Armenia, Azerbaijan Agree to Ceasefire in Nagorno-Karabakh

Announcement came after 10 hours of talks in Moscow

Armenia and Azerbaijan agreed to a ceasefire in Nagorno-Karabakh, Russian Foreign Minister Sergey Lavrov said on Saturday. The two sides agreed to pause fighting while they exchange prisoners and the bodies of those killed in the conflict. More “substantive” talks over the disputed enclave are expected to start soon.

The announcement came after representatives from Armenia and Azerbaijan met in Moscow for talks mediated by Russia. According to Sputnik, the two sides agreed to a ceasefire after 10 hours of negotiations.

“A ceasefire has been announced, beginning 12:00 on 10 October, 2020, for humanitarian purposes for the exchange of prisoners of war and other detainees, and bodies of the dead, to be mediated in accordance with the criteria of the International Committee of the Red Cross,” Lavrov said in a statement.

Fighting erupted in Nagorno-Karabakh on September 27th. Over 400 have been reported killed in the clashes, including civilians on both sides.

On Friday, Baku said 31 Azeri civilians were killed since the fighting began, and 160 have been wounded. Azerbaijan has not disclosed information about military casualties. Nagorno-Karabakh said 376 of its military personnel and 22 civilians had been killed since September 27th.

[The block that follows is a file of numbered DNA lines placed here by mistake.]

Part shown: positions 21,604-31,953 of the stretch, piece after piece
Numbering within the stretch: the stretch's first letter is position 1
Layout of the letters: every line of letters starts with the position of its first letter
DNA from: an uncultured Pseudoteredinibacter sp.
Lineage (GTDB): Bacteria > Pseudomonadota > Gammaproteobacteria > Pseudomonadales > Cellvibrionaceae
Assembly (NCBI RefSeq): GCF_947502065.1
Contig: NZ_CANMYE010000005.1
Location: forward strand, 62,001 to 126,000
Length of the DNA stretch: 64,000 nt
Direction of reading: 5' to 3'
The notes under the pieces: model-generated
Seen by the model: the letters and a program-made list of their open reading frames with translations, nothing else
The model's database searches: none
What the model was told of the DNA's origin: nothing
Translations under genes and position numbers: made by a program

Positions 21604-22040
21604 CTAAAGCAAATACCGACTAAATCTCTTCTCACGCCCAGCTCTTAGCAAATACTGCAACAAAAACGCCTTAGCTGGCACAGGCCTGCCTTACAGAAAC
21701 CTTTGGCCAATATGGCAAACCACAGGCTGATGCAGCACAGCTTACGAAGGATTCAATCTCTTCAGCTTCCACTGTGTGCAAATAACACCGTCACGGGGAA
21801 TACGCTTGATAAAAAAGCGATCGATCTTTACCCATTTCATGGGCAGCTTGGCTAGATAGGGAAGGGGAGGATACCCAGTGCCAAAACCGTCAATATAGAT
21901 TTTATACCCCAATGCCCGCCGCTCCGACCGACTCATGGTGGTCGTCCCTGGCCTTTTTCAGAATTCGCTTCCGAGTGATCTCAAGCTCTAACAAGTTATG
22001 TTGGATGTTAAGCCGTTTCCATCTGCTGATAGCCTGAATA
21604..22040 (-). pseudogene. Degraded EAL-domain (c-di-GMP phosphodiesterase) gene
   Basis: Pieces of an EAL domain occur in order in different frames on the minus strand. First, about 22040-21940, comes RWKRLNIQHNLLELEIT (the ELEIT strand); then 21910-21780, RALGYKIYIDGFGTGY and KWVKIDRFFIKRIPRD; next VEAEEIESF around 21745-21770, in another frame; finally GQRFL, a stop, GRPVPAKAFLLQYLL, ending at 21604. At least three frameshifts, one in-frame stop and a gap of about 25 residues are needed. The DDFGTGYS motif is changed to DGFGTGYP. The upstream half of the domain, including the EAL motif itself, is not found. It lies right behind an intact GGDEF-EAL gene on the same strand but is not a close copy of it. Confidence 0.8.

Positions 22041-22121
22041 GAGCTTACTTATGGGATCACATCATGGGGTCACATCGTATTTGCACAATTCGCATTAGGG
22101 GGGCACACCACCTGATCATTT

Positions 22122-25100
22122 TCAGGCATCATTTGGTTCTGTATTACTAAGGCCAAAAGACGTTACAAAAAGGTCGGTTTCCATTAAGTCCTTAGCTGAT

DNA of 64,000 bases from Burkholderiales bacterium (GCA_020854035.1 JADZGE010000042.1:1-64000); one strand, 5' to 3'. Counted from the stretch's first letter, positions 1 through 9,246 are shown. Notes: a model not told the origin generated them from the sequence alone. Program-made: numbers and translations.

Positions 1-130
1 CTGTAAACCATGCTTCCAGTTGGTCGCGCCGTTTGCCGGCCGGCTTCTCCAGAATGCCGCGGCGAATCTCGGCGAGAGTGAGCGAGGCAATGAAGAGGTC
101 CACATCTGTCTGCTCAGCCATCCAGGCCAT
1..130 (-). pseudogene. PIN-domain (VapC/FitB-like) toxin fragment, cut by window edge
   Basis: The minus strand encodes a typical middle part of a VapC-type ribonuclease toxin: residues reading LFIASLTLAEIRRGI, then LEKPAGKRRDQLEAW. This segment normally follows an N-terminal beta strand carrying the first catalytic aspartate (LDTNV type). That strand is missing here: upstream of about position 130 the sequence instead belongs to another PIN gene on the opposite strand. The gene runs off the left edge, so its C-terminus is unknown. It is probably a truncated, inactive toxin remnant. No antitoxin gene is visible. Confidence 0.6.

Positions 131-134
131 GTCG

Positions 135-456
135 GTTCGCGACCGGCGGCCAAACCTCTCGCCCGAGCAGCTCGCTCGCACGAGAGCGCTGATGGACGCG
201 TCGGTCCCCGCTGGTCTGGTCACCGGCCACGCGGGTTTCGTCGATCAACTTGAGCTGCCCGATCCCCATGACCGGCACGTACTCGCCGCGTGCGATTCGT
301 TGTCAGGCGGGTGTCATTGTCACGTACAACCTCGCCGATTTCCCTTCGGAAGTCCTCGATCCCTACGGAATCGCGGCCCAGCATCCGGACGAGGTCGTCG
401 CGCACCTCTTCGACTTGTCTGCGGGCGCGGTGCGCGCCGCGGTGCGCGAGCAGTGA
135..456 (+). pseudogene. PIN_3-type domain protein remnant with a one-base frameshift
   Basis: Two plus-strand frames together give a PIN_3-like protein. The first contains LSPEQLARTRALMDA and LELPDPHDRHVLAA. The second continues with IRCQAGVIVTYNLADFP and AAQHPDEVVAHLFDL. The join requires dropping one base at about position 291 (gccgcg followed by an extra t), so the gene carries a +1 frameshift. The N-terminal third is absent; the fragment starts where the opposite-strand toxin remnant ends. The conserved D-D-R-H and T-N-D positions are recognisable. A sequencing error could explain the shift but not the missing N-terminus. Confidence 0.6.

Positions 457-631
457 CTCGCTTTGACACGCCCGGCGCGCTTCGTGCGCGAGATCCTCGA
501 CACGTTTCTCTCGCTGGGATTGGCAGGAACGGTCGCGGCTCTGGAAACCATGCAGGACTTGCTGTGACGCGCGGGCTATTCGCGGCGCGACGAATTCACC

The ceasefire announcement comes after the US, France, and Russia met in Geneva to discuss the conflict. The three countries co-chair the Minsk Group, which was set up in 1992 to foster negotiations over the Nagorno-Karabakh dispute.

Nagorno-Karabakh is an ethnically Armenian enclave within the internationally recognized borders of Azerbaijan. The collapse of the Soviet Union turned the border dispute deadly, and tens of thousands were killed until a ceasefire was agreed to in 1994. The latest clashes are the heaviest the region has seen since the ceasefire was reached.

Author: Dave DeCamp

Dave DeCamp is the news editor of, follow him on Twitter @decampdave.